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[Pontifical Lateran University, 11-12 May 2023] 

Never has war brought relief to the lives of human beings, never has it been able to guide their path through history, nor has it been able to resolve conflicts and oppositions that have arisen in their actions. The effects of war are victims, destruction, loss of humanity, intolerance, to the point of denying the possibility of looking to tomorrow with renewed confidence.

Peace, on the other hand, as a concrete objective, remains in the soul and aspirations of the entire human family, of every people and every individual. This is the lesson that we can still draw today from the message that Saint John XXIII wanted to launch to the world with the Encyclical Pacem in Terris. A positive and constructive message that recalls how building peace means, first of all, the commitment to structure a policy inspired by authentically human values that the Encyclical summarizes in truth, justice, love and freedom.

And yet, sixty years later, humanity does not seem to have grasped how necessary peace is, how much good it brings. A glance at our daily life, in fact, shows how the selfishness of a few, and the ever-narrower interests of a number of individuals, lead us to think that we can find in weapons the solution to so many problems or new needs, as well as to those conflicts that emerge in the reality of the life of nations.

While the rules of international relations have limited the use of force and the overcoming of underdevelopment, which is one of the aims of international action, the desire for power is still, unfortunately, a criterion of judgement and an element of activity in relations between states. And this manifests itself in different regions with devastating effects on people and their affections, without sparing infrastructure and the natural environment.

At this time, the increase in economic resources for armaments has once again become an instrument of relations between states, showing that peace is only possible and achievable if it is based on a balance of their possession. All this generates fear and terror and risks overwhelming security because it forgets how a “conflagration could be started by some chance and unforeseen circumstance” (Pacem in Terris, 111).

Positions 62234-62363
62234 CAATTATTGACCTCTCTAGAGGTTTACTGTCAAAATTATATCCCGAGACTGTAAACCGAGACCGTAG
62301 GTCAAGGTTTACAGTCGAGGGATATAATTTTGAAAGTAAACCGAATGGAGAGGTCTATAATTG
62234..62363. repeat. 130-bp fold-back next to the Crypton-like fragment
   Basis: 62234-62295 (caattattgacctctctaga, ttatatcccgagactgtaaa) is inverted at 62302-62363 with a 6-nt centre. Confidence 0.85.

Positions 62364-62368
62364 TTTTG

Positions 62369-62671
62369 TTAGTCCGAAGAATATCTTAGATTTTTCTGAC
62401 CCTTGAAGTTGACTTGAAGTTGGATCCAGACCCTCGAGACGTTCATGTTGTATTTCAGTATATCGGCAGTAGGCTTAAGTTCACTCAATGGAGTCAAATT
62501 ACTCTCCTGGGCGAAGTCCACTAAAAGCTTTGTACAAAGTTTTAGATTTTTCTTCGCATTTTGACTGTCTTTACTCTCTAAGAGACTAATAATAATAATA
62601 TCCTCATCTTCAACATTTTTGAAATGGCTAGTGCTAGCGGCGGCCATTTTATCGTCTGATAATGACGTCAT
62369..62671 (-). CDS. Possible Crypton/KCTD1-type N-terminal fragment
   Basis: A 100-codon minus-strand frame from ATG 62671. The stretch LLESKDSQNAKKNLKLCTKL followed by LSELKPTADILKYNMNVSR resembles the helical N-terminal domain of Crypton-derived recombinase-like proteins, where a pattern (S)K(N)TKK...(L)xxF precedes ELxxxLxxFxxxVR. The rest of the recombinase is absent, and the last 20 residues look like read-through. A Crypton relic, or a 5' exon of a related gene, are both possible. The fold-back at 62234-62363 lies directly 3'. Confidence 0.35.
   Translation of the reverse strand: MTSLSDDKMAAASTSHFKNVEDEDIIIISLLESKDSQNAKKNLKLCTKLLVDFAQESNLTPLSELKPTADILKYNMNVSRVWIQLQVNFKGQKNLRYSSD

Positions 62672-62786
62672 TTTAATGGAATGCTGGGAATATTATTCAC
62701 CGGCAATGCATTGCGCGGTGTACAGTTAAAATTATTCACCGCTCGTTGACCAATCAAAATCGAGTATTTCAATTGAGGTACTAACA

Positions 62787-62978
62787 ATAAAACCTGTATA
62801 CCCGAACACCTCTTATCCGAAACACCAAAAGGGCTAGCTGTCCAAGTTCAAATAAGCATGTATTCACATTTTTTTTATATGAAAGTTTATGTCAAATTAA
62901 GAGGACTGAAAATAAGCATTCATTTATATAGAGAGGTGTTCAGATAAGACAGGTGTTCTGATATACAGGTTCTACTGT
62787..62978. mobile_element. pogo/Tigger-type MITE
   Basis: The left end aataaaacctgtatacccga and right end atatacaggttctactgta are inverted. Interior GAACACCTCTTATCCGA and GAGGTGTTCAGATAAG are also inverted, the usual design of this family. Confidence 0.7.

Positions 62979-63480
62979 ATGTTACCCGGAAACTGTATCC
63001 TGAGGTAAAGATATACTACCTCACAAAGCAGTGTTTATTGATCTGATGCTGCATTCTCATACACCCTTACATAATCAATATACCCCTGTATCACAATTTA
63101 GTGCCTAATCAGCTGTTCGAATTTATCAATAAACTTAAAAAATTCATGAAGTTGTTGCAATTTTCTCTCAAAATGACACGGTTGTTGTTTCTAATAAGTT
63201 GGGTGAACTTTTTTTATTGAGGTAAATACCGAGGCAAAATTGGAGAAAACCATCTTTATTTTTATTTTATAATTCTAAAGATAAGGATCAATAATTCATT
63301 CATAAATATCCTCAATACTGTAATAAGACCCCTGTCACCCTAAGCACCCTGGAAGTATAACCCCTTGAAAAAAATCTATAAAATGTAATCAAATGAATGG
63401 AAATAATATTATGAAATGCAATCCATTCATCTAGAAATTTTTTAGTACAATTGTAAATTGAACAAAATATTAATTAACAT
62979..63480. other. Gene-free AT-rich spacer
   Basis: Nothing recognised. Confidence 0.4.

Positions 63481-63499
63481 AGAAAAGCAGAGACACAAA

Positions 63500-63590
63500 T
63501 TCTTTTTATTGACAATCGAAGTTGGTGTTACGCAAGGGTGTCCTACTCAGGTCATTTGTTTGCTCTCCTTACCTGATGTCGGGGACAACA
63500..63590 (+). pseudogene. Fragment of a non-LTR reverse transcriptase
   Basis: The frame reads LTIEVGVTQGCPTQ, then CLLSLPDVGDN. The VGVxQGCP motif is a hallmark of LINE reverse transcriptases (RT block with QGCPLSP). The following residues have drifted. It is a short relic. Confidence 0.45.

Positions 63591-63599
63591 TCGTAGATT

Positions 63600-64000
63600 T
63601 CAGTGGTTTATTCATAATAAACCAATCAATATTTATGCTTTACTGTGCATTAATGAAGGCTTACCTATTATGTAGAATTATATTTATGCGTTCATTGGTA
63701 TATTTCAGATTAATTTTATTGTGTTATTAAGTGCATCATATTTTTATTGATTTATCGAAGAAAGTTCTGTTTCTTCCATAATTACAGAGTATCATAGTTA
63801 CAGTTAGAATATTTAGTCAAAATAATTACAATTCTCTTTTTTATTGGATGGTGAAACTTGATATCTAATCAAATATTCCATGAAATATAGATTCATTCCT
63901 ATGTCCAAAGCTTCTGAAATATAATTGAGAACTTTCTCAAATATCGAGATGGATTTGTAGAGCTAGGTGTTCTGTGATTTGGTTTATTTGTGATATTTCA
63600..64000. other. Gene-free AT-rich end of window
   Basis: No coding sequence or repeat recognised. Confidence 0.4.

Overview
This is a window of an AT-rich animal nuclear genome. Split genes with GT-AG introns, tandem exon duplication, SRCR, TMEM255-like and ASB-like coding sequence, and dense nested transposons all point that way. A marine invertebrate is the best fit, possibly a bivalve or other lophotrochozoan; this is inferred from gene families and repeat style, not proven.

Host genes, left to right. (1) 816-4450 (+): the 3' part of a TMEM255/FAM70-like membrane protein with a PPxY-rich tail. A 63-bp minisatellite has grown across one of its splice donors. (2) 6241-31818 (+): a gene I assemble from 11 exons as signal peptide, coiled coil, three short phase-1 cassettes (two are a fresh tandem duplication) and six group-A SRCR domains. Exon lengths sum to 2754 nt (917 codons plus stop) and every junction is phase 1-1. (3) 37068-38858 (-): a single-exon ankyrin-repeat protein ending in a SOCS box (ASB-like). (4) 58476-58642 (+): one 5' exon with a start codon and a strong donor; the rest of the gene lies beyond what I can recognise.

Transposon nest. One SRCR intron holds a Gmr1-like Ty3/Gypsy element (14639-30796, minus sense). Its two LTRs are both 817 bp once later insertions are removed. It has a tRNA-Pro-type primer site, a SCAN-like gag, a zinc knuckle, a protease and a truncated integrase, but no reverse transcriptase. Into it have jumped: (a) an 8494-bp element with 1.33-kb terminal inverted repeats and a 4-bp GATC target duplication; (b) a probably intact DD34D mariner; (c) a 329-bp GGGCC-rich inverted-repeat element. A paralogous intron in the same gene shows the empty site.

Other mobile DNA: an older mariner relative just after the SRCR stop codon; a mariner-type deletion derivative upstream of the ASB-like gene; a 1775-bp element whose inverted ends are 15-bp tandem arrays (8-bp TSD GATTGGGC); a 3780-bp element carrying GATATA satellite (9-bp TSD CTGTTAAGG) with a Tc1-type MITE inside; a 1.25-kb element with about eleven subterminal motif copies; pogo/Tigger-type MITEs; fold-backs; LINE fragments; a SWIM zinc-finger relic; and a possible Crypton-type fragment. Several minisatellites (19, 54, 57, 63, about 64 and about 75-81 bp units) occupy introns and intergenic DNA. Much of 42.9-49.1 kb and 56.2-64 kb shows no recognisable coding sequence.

It necessitates a profound reform of the multilateral structures the States have created to manage security and guarantee peace, but which are now deprived of the freedom and possibility of action. It is not enough for them to proclaim peace if they are not endowed with the autonomous capacity to promote and implement concrete actions, since they risk not being at the service of the common good, but merely partisan instruments.

As the Encyclical explains clearly, States, called by their nature to the service of their communities, have a duty to operate according to the method of freedom and to respond to the demands of justice, knowing, however, that “daily is borne in on us the need to make the reality of social life conform better to the requirements of justice” (Pacem in Terris, 155).

These brief notes are intended to contribute to the objective of deepening the study of the Encyclical, as proposed by the Pontifical Lateran University and the Dicastery for Promoting Integral Human Development.

I entrust to the University the task of advancing the method of education in peace, for a formation that is not only adequate, but ongoing. Indeed, a true scientific formation is the fruit of study and research, further exploration, updating and practical exercises: this must be the road to follow to open up new horizons and to overcome outdated didactic and organizational forms that are no longer appropriate for our era.

I am sure that the study cycle in Peace Sciences I instituted at the Lateran University will contribute to forming the new generations in these objectives, to promote that culture of encounter that is at the basis of a human community formed according to fraternity, which is then the norm of acting in order to build peace.

From the Vatican, 11 May 2023



Holy See Press Office Bulletin, 11 May 2023

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